Rex bounded up next to Bay, bobbing up and down excitedly.
“I have cards too,” He said, “I just give so many out that the new batch is in the mail.”
Bay glanced at him, trying, as he often did, to light Rex on fire with his eyes. Rex continued to bounce nervously and refused to combust. Bay sighed. One could dream.
“Wow!” She was saying, glancing between them, face bright. “Imagine that! Yeah, I recognize you (indicating Bay) from the hyper-casts! This is so cool!”
Bay nodded, very convincingly gracious.
“I was on one too,” Rex said, bobbing faster, “I mean a couple. You might not of seen them.”
“Then Hell yeah you can walk me back to my ship!” She said, grinning madly. What a hell of a day. “What are the odds!?” She bent to pick up her pipe.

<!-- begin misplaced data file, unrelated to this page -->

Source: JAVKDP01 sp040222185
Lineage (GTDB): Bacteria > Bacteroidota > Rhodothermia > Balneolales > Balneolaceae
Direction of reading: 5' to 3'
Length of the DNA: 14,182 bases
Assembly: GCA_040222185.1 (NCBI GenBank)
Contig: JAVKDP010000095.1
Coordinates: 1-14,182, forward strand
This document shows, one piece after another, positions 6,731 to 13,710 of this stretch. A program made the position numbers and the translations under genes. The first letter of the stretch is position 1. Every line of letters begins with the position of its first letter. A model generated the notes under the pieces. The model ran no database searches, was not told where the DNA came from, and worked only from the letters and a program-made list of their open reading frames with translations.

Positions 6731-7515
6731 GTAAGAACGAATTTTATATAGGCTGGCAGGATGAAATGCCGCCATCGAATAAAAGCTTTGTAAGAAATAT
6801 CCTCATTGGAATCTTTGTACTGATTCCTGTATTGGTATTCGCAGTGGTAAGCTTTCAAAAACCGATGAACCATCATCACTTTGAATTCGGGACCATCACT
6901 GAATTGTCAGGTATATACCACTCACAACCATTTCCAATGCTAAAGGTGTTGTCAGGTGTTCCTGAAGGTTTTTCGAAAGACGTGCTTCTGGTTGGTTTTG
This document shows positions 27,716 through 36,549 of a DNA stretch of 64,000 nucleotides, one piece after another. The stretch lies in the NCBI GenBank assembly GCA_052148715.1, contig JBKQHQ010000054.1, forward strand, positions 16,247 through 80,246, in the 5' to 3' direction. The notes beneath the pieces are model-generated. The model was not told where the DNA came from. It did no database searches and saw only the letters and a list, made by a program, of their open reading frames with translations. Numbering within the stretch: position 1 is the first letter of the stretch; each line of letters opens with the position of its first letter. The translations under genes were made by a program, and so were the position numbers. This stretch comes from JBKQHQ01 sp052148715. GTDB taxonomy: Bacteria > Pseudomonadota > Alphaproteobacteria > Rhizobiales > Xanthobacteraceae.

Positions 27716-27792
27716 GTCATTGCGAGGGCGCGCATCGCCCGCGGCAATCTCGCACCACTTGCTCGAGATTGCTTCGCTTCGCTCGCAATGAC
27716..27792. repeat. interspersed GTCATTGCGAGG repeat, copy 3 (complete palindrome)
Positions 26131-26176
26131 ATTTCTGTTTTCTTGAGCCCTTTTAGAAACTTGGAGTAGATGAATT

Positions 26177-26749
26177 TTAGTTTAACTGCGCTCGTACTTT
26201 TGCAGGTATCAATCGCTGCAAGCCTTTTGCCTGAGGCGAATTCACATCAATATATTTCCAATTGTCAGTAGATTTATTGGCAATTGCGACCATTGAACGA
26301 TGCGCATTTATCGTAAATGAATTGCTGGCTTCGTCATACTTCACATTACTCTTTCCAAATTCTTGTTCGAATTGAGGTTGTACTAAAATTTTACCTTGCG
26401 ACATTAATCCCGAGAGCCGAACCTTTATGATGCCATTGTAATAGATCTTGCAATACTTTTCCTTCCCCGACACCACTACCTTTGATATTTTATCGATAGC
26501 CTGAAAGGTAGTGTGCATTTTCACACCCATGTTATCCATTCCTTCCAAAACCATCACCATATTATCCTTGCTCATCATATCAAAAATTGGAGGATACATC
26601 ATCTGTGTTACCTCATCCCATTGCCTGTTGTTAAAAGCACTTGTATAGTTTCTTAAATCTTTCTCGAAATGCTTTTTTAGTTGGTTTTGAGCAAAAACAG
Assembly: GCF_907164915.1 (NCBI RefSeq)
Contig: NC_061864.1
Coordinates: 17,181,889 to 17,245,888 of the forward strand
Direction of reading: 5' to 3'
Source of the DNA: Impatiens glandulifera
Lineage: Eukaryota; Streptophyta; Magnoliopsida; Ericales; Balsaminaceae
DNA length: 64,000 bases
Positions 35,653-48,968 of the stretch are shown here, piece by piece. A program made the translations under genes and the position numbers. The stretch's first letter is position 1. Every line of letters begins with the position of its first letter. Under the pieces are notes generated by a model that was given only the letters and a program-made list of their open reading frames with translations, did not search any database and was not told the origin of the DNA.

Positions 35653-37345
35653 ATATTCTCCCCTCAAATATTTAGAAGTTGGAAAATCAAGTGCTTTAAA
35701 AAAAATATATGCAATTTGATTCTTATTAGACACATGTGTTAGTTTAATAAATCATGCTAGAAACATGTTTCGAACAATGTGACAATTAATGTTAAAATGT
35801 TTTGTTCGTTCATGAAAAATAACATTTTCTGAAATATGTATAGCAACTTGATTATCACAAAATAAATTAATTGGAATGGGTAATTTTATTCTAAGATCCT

“I can carry that-“ Rex began.
“No, it’s fine,” she said, and pressed a small, square button inlaid on the rounded surface. The pipe shrunk itself flat like a coin and fell to the ground with a plink. She picked it up.
“Cool,” Bay said, “Is that a mass transference mechanic?”
“Built it myself,” she beamed, unzipped a pocket and dropped the coin inside. A ghostly blue light played across her face.
“I thought MY job was hard,” Bay grinned as they turned to walk out into the crowd.
“I’m sure it is,” she said, wiping the sweat from her brow.
“No it’s not!” Rex yelped, “I mean, it is for me! I mean, it’s—DAMN! Harder for him than me!”
“What brings you out here?” Bay asked.
“Oh, just work,” she lied, rolling her eyes. “I’m a mechanic. On a clunker that takes forever to scrub out. I’m in charge of stewarding the ship until it leaves and I transfer.”
“Sounds fun. Which way?” asked Bay.
Rex bobbed and wove along behind them, very upset because they were doing that thing that he hated where two people walked side by side and didn’t leave room for the third who very obviously wanted to be part of the conversation.